And that’s pretty high amount, you can do a lot. You’re not selling iPad covers for $19.99 and I only buy once. You’re selling relatively expensive sort of thing. For $1,000 it’s like, well, I know that if I get somebody to talk to me because I’ve built this decision-making process where I help people make decisions, that 20% of the people that talk to me will really become clients. OK that means I can spend 20% of $1,000 – so $200. I can spend $200 to get somebody to talk to me, a lead. $200 to do that. And if someone comes and downloads my checklist on depression, only 1 out of 10 is going to actually download that and become a lead. Well I can spend $200 to get a lead and 1 out of 10 people actually download it, that means I can spend $20 actually sending someone to my site.

Now the obvious thing here is pay per click, that means I can spend $20 pay per click to drive someone to my site, assuming all that math stays steady. But the other thing is, if I write a blog article, let’s say I pay somebody $50 or $100 to write a blog article, well that article would need to get 5 new views, right? If I paid someone $100 and I can get $20 per visit. By the way, that sounds like a lot of math, it sounds like it might be a little complicated. The most complicated thing I did there was multiplication and division, but it’s just thinking about it as a funnel, starting with your customer. How much can I spend to acquire a customer, what am I comfortable with? And then looking at all of those percentages of the journey that somebody goes through from, “I have no idea who you are.” to “I’m a client.” What’s the percentage drop-offs in each of those? That tells you exactly how much you can spend in each of those phases. And that tells you what you can do in marketing.

Joe: I love it and I love that we’re getting a little more advanced because sometimes we cover the start-up phase, but getting into the growth and scaling phase, if people look at each of those levels of lifetime value of a customer, what return do I want, or what can I do to acquire a client? Say they know their percentages and they say, you know what, I really want to double my percentages. So instead of having a 10% opt in, I want to have a 20% opt in. Or instead of having the lifetime value be $1,000, I want it to be $2,000. How at each of those levels can we increase the amount of people that stick around and overall it’s going to help our income go up, it’s going to help us serve more people. How do we increase those different levels?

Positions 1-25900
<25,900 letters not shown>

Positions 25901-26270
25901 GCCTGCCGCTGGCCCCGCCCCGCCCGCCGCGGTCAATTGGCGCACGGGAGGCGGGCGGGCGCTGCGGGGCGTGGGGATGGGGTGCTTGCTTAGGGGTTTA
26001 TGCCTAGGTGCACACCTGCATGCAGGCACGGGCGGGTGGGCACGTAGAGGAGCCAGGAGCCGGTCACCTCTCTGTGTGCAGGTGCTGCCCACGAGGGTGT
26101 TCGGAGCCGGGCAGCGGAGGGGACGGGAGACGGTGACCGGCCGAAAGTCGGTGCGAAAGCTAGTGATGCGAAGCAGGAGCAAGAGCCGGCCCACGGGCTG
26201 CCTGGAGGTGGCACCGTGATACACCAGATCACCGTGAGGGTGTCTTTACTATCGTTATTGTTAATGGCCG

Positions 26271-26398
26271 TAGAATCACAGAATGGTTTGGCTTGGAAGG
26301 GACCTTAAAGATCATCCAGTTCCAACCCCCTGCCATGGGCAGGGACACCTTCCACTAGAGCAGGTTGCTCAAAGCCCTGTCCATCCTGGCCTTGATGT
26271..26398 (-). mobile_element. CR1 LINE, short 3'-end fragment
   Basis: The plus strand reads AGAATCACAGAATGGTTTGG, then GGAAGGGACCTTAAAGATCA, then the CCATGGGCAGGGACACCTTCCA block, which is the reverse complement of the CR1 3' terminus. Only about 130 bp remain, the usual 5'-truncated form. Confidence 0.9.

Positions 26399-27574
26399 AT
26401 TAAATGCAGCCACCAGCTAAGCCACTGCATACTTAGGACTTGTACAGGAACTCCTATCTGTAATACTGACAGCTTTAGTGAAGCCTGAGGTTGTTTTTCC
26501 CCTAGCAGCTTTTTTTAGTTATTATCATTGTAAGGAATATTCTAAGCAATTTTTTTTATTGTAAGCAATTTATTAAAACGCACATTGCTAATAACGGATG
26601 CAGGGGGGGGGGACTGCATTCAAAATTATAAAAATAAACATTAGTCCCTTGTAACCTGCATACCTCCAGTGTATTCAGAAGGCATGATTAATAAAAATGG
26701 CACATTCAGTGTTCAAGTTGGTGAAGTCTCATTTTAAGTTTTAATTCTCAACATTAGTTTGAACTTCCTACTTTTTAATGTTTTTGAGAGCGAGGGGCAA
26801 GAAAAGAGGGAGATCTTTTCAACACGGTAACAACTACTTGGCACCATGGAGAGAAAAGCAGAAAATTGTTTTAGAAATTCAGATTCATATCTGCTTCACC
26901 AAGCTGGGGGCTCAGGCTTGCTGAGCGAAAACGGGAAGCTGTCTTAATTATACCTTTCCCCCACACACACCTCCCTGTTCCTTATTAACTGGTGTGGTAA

Sam: So that is the entire professional discipline of sales and marketing…

Joe: Now sum it, Sam, in five sentences…

Sam: No, it’s not that hard. So there are four problems in sales and marketing. So you’ve got traffic, leads, customers, and then customer lifetime value. Traffic, leads, and customers – those percentages add up to the cost of customer acquisition and then that as a ratio to customer lifetime value tells you the health of your business. That’s the unit economics, the health of your business model.

Joe: You said that really quick. Slow it down a little. Traffic, leads, and customers – because there are some people who have never taken a business class. So say that again.

Sam: So remember TLC and then V. To get customers, they need TLC and then you have the customer lifetime value and those two things work as a ration. The cost of acquiring a customer and the customer lifetime value. Now the cost of acquiring a customer has those three variables. T, which is traffic. L, which is leads. And then C which is the number of people who become customers. So if you want to drive more traffic, that’s what most people focus on, and because most people focus on it, it’s hard. Pay per click. Social media. Blogging. Search engine optimization. It’s really, really hard.